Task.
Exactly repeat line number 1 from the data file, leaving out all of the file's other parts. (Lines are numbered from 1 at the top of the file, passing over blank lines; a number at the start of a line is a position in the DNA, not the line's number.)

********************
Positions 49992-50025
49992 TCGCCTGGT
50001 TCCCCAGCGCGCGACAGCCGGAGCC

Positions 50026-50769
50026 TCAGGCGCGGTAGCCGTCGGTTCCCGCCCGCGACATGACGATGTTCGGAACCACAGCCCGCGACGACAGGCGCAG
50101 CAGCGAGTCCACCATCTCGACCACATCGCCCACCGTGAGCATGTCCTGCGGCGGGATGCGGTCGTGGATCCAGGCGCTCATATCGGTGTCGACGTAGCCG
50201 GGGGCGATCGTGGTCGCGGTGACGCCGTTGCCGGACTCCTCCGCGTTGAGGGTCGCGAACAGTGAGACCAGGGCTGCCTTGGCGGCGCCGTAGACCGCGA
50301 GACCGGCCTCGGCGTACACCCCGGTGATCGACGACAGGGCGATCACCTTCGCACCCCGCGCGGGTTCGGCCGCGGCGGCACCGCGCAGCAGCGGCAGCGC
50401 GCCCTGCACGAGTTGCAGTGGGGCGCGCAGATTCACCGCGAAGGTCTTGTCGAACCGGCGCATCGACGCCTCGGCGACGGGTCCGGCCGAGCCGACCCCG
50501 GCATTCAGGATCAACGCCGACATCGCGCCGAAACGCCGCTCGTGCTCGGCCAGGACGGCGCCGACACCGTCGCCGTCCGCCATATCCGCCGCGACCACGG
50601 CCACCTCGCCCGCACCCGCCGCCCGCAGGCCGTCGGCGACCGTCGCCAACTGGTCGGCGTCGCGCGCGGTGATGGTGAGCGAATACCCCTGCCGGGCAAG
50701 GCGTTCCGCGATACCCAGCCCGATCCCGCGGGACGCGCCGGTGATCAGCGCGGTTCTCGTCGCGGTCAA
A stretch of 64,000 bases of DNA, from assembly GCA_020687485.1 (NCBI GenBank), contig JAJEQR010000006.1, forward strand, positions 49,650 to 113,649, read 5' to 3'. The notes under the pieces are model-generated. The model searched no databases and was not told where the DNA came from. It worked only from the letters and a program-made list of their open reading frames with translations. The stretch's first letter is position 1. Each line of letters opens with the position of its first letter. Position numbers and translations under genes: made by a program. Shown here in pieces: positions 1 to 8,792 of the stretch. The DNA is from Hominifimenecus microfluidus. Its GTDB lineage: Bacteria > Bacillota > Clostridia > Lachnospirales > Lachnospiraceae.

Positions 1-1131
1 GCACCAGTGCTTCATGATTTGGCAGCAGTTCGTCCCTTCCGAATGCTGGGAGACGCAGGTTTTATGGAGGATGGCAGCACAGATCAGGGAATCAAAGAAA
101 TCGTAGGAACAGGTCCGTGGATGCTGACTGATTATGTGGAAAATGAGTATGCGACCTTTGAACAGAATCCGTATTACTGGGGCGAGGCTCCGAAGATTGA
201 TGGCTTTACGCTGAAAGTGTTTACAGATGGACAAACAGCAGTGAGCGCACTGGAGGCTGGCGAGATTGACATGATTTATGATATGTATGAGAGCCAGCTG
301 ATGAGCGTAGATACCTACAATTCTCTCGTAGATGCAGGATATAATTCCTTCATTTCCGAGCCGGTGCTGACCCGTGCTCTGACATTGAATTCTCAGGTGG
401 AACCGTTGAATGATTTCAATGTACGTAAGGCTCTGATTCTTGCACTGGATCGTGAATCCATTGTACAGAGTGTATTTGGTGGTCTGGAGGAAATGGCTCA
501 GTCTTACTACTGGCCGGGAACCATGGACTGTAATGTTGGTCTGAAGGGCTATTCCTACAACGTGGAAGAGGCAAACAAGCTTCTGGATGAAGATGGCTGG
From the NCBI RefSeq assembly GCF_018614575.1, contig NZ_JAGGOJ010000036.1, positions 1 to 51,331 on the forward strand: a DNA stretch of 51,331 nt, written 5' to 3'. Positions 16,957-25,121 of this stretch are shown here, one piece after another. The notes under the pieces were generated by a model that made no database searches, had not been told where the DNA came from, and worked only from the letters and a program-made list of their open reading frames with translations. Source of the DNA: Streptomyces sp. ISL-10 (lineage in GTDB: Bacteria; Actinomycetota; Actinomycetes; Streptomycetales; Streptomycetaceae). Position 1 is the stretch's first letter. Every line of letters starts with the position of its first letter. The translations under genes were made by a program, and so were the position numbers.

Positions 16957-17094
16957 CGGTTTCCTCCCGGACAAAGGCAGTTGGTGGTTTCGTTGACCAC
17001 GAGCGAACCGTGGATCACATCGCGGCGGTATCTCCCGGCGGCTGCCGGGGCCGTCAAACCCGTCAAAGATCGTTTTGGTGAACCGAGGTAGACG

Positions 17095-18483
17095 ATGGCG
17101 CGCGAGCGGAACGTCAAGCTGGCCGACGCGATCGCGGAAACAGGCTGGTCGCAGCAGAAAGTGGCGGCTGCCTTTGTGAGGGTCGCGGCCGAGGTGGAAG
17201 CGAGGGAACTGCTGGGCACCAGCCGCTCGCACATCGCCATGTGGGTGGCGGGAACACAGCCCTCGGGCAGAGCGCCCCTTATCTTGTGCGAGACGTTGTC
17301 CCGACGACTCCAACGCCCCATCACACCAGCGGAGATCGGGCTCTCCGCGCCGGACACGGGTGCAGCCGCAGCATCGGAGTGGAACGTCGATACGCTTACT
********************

Positions 49992-50025